The Influences on the Declaration of Independence and Constitution

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The Influences on the Declaration of Independence and Constitution

Locke, Montesquieu, Rousseau, and Voltaire influenced the Declaration of Independence and Constitution in many ways; they were also Enlightenment thinkers. First, Montesquieu believed in the separation of powers to avoid tyranny and promote liberty and justice, which was expressed in the Declaration of Independence. The theories he had made were very influential in the making of the Constitution. He wrote a system of check and balances that a government should incorporate so that one branch cannot overrule another. The branches he wrote of are the judicial, executive, and legislative, which to this day, the US still currently employs. His idea about a need for a “separation of powers” was highly critical too. Locke was actually the first to suggest the three branches of government which Thomas Jefferson interpreted in the Bill of Rights. Also, Locke’s idea of a people-run government had a huge influence over the United States Declaration of Independence and Constitution, and he also thought that it was necessary for a country to thrive and flourish, and without the people, the country would perish and fall. For him, the state of nature was a state of full natural rights so that there had to be a compelling advantage in any social afreement that would replace it. He also exercised a profound influence on political philosophy, particularly on modern liberalism. He had once said, “man is able to have these rights, life liberty and the pursuit of happiness.” Locke was arguably the most influential of the four philosophers.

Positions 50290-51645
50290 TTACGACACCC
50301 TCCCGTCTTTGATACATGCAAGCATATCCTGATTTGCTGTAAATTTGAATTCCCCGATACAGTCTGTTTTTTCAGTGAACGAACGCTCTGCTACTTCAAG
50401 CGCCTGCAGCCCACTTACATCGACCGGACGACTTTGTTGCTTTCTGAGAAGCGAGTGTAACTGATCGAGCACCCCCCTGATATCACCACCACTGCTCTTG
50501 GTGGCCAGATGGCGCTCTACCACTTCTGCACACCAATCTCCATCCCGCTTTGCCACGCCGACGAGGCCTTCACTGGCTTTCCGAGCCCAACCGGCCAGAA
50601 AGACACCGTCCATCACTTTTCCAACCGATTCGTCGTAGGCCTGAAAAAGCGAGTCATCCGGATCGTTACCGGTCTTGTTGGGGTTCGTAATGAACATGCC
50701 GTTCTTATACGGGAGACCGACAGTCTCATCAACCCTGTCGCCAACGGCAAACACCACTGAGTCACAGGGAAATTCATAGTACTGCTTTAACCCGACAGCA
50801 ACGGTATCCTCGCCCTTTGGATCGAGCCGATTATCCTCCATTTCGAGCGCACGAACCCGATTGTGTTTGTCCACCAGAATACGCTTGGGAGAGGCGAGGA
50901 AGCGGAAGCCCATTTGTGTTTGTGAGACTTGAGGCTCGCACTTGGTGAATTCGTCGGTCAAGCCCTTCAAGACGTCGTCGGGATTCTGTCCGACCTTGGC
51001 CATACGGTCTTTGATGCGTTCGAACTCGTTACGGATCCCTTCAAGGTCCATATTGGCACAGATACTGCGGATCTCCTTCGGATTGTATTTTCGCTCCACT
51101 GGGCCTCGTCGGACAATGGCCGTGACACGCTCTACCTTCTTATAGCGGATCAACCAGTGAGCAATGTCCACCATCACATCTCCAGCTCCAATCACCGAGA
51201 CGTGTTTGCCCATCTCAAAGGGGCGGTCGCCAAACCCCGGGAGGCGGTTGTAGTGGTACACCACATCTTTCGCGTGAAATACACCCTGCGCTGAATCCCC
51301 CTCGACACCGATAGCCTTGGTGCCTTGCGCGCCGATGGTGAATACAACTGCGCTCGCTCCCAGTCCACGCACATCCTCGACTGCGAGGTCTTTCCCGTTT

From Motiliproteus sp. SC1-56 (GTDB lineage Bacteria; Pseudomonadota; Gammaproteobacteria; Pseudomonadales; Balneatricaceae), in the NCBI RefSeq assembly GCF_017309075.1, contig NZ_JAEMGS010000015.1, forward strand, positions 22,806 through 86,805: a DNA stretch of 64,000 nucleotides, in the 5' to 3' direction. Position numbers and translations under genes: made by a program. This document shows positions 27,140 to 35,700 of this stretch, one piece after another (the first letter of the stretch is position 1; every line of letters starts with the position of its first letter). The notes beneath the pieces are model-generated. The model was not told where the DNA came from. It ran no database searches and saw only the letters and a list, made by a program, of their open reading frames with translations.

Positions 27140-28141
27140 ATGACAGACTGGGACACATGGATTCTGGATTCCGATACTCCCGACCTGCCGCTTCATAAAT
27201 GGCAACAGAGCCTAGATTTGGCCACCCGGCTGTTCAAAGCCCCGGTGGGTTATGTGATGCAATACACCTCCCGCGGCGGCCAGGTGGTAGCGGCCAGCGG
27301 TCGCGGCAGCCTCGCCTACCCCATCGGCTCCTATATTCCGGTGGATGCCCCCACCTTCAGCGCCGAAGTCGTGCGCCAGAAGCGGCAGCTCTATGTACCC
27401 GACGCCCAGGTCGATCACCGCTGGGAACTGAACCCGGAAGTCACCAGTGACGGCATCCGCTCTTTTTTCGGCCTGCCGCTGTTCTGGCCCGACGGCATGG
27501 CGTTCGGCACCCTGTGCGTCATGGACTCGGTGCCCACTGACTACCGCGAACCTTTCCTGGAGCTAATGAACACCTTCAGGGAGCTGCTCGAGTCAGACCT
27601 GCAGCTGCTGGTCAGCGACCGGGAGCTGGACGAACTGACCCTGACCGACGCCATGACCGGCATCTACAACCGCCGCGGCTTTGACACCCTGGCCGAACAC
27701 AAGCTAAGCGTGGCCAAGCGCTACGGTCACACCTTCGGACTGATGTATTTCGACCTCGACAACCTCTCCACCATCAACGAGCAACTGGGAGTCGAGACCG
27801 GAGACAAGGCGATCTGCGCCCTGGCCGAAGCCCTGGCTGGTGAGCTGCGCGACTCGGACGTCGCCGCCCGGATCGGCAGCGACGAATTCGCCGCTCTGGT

Voltaire’s ideas influenced the Declaration of Independence and Constitution in many ways, but the most significant was his belief in religion and freedom from government, which influenced the 1st Amendment to the Constitution. The 1st Amendment protects citizens from having their government dictate religious practices; the government cannot establish a religion and it...
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